Generally most everyone is very friendly and welcoming. I have experienced no animosity towards Americans, but because of the economic conditions many people are, if anything, overly interested in befriending tourists, in the hope of trying to get a CUC by acting as a guide, etc. As I was standing on Obispo street, a woman came up to me and starting chatting in Spanish, and then asked me if I could buy some milk for her child. Thinking this would cost a dollar or two I agreed, but when we went off the nearby market, they wanted to charge me 13. I refused this, but ended up paying 6.6 CUC for a gallon of milk, realizing as I did so, that she probably had worked something out with the manager of the market to kick back 3/4ths of this amount. Oh well.

Lunch counter and market for locals
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On other days I took shots of locals on the street.

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I couldn't resist these kids right on my block
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On Sunday, I walked about a mile or so to a small alley in Centro Habana. This part of town is grittier, and for the most part, is clearly not a tourist area. The buildings are in worse disrepair. However, I had read in the Lonely Planet that today there was outdoor Rumba drumming and dancing on some small side streets. When I arrived at the Callejon, there were a number of tourists there, as I had been forewarned. The alley was decorated with various Santeria paintings and Afro-Cuban sculptures, all of the funky variety. There was no music however, and I sat down on a bench next to a young German kid. We chatted for a few minutes about Cuban music in general, as he had been here for almost two months. Eventually the drumming began and I stood on top of a bathtub sculpture to get a better view. All the drummers were women. This was a surprise, and then there was some rigorous dancing with both men and women, some of whom wielded fake swords, and all wearing colorful costumes. It was fast and furious, but unfortunately, didn't last more than about 20 minutes.

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Soon a Rasta looking guy came over and tried to sell me a homemade cd. He said it was the only way for him to make an extra few bucks. His English, learned in the streets, was pretty good. I asked what his commission was, and then gave him the 2 CUC that he indicated. This made us friends, and he proceeded to rail against the "fucking communist system," that never paid him a living wage. He didn't blame the Americans and clearly understood the difference between our government and the people, as I have found most people do. He didn't understand why Fidel and his brother Raoul, were such good buddies with the "fucking Spanish, who killed more Cubans than anyone else." He was indeed a Rasta, he explained to me, and was duly impressed when I told him I had seen Bob Marley in person before he died. He said there were a number of Rastas in Cuba, and "the fucking government hates us because we smoke ganja, talk about freedom, and think for ourselves. He wore the typical Rasta black,yellow and red cap over his greying hair and looked to be around 50. Later I asked his age, and he said 48, which is why, he added, " he couldn't wait too long for the fucking government to change its ways."He showed me a picture of his wife and son, whom he said, he couldn't really support. Then it was time to introduce me to several of his friends, a few of whom also had dreads, but not all. Another younger man, with a bit of grey hair, said today was his 36th birthday. His English was also good, and he said it was because he worked in the Fort Museum and got a chance to speak to tourists. He wanted me to know that his monthly salary was 350 Cuban pesos or about 15 CUC. Una broma, he said, a joke. Manuel, the Rasta fellow, went off to buy some cerveza with money I had given him, but returned with a small carton of rum, no cerveza to be found. We passed this around, as well as several other cartons that had mysteriously appeared and Jorge, who's birthday it was, said he was happy now because at least he was getting to do some drinking on his birthday and was able to spend time with his girlfriend, who he then introduced me to. It wasn't long before Nayari sidled up next to me on the bench. In her early 40''s, and skinny, she was not especially attractive and had burns on part of her face and hands. She handed me a small plastic cup of rum that was making the rounds, and then started flirting with me, calling me her esposo, or husband. She did not speak English and so we conversed in Spanish. I don't know whether she had another esposo or not, but she did say she had a 9 year old son and worked as a dental assistant.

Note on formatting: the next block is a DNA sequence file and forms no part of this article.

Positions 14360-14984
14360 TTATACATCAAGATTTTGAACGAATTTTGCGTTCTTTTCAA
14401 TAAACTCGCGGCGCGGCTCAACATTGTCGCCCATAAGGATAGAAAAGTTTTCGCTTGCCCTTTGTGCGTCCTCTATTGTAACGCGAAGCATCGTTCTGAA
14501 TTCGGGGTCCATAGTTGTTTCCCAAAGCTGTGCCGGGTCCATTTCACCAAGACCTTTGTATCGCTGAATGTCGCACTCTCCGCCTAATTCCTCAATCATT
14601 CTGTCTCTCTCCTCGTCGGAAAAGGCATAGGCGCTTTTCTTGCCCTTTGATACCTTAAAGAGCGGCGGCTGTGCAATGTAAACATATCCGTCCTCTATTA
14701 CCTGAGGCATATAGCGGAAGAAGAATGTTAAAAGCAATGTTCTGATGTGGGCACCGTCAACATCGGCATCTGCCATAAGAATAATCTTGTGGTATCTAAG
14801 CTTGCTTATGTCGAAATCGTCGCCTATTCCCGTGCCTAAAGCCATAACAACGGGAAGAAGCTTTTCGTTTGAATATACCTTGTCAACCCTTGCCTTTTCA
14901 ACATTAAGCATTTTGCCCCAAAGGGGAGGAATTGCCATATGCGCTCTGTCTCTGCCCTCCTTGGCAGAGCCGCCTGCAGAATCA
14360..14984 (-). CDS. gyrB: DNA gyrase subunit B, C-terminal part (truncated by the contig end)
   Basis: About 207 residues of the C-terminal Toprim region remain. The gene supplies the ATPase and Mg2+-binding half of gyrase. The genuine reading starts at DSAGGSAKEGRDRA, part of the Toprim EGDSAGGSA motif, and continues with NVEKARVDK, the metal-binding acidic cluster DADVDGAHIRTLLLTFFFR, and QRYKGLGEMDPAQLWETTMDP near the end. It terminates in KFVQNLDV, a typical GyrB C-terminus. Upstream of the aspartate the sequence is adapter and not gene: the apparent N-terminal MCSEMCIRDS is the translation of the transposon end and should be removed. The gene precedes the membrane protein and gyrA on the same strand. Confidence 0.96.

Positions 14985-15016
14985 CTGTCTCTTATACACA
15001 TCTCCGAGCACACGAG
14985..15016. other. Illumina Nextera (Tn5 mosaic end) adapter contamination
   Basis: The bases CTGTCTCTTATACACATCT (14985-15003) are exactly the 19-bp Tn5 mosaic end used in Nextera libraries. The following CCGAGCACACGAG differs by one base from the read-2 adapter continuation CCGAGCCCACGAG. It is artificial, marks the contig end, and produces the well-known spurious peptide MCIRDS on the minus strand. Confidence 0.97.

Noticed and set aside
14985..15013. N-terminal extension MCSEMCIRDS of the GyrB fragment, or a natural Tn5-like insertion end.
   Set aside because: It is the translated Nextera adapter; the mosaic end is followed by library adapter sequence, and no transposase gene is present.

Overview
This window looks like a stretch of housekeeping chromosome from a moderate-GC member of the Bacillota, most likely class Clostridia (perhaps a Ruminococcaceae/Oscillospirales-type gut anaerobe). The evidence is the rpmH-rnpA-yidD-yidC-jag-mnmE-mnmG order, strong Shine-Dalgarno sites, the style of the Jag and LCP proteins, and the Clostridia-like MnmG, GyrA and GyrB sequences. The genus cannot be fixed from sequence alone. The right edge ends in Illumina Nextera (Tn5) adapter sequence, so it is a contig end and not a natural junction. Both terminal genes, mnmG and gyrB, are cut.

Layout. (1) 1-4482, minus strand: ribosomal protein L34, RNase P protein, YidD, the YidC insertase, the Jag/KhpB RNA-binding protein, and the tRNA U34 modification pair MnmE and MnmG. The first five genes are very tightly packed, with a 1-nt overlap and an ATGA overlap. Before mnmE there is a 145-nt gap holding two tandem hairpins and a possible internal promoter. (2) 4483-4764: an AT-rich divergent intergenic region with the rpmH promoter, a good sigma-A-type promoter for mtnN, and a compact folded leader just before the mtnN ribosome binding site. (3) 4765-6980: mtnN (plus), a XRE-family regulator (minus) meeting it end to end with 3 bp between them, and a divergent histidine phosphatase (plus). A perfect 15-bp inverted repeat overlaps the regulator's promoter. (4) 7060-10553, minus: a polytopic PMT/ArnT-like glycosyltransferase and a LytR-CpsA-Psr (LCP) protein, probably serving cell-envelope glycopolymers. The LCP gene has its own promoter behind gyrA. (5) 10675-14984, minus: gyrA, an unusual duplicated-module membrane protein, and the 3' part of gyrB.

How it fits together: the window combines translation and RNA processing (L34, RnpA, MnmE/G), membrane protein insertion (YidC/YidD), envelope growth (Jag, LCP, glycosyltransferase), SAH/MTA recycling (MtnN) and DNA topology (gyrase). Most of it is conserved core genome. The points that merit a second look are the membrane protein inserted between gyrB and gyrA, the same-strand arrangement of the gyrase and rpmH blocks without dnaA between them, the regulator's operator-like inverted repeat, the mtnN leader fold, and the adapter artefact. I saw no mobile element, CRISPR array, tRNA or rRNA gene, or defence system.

Manuel then suggested we go into a shop owned by Salvador, a local artist. Currently he was in Miami doing something to promote his own art. Apparently he is fairly well known, but in my humble opinion his art needs all the promotion he can give it, since most of it is all the same primitive pseudo-African looking stuff. Not withstanding, Salvador it seems, has money, and is the chief organizer of the rumba gatherings on the Callejon. Because he was not there, the music didn't last nearly as long as the 3 to 4 hours it usually did. Too bad. Manuel went on to tell me that Salvador was kind of the neighborhood benefactor, and was responsible for all of the street art on the Callejon. Interesting to know where he got his money. I didn't ask, and it is hard to believe he got it from his art work, but quien sabe? Always hard to account for taste in art.